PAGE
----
Whereas advocacy groups like the Electronic Frontier Foundation will stand up to Congress over big-picture issues, business technology pros want someone on their side in their dealings with software and other vendors.
That's where vendor-specific user groups come in. They began as a way for technologists to meet for training, networking, and direct contact with the vendors of the products they were using. That's still the case, but with the Web's ability to deliver tactical information, coupled with the growing diversity of huge vendors such as Hewlett-Packard, IBM, and Oracle, the groups spend more time pressing for vendors' future strategy.
"Ten years ago, it was all about R3, how can I get a screen to work better?" says Rod Masney, president of the Americas' SAP Users Group and global director of IT infrastructure services for Owens-Illinois, a maker of glass and plastic packaging products. "Now it's all about NetWeaver, CRM, and other areas of SAP's rapidly growing product line." ASUG's 50,000 members want to influence how those products are developed.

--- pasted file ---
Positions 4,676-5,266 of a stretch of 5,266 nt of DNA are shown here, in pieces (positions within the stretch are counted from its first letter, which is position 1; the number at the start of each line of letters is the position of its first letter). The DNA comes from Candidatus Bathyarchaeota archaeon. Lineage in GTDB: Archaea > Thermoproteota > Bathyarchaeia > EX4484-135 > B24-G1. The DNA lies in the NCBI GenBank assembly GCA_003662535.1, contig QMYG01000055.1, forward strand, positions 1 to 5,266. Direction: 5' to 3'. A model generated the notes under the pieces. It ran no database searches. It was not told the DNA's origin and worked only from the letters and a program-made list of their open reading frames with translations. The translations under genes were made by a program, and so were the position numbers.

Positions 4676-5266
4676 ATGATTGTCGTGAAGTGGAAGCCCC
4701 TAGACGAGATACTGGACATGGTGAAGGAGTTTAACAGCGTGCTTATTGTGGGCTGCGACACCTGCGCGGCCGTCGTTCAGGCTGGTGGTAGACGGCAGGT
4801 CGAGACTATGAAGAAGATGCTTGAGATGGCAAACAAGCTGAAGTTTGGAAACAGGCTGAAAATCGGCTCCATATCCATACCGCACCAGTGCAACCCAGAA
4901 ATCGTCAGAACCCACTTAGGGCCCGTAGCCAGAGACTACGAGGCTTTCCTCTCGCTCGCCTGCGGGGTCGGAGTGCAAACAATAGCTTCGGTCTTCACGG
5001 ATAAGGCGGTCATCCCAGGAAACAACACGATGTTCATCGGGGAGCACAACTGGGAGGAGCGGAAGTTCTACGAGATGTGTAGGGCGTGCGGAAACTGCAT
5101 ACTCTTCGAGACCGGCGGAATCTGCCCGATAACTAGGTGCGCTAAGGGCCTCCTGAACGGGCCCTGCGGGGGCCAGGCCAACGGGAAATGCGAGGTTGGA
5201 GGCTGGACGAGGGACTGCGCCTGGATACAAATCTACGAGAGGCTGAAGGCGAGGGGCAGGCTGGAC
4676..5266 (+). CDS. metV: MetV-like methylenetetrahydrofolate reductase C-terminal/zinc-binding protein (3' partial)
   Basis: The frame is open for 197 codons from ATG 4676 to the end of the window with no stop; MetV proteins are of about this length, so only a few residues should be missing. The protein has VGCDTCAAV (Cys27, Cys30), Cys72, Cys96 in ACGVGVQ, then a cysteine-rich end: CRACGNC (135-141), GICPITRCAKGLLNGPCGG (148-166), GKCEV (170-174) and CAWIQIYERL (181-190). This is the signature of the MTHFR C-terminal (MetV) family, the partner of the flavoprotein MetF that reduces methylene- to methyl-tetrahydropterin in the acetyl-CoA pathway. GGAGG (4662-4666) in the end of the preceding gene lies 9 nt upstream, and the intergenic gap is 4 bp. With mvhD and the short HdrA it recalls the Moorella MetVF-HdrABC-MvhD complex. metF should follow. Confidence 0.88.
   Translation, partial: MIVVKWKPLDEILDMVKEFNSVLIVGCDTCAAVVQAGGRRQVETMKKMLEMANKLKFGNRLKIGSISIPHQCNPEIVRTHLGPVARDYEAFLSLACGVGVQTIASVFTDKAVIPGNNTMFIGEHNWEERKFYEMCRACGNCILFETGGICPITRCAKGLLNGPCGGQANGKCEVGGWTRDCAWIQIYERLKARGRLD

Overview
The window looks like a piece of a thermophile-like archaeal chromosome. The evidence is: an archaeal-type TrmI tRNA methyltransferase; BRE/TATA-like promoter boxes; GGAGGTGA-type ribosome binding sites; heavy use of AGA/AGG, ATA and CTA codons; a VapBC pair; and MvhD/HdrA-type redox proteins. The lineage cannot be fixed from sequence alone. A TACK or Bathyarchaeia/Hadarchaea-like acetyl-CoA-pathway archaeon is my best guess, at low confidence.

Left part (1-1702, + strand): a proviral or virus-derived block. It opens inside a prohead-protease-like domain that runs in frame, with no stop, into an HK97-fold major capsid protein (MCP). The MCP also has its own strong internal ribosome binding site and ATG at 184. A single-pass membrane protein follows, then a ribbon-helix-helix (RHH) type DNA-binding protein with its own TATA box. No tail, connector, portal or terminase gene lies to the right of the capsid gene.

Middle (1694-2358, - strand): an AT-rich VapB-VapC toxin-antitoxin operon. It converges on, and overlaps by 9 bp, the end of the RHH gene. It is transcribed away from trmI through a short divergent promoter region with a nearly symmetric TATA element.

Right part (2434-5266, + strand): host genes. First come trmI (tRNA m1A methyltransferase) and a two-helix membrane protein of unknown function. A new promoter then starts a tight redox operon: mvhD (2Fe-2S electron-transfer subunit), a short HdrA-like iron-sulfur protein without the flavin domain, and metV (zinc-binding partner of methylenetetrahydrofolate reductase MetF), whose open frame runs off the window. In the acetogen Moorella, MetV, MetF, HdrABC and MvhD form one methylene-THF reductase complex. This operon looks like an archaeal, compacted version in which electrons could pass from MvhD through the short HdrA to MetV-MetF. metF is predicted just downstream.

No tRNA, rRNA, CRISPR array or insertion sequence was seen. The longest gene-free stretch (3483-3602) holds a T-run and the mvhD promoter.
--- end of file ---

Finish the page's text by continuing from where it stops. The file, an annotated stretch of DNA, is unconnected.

SAP doesn't pick up the tab or tell ASUG how to operate, beyond its one voting member on a 13-member board. Membership costs a company with more than $5 billion in revenue $5,000 a year for an unlimited number of employees. The board meets annually with CEO Henning Kagermann, product and technology group president Shai Agassi, and global service and support director Gerhard Oswald.
The Independent Oracle User Group, with 20,000 members, has
a similar independent model. That gives members the ability to be skeptical of
makes for new features, release timetables, and security fixes, says
is looking into the disappearance of his hero, Wallenberg. He has made 10 trips into Russia, using a database program he developed to follow the movement of prisoners through the gulag.
May 21, 2001
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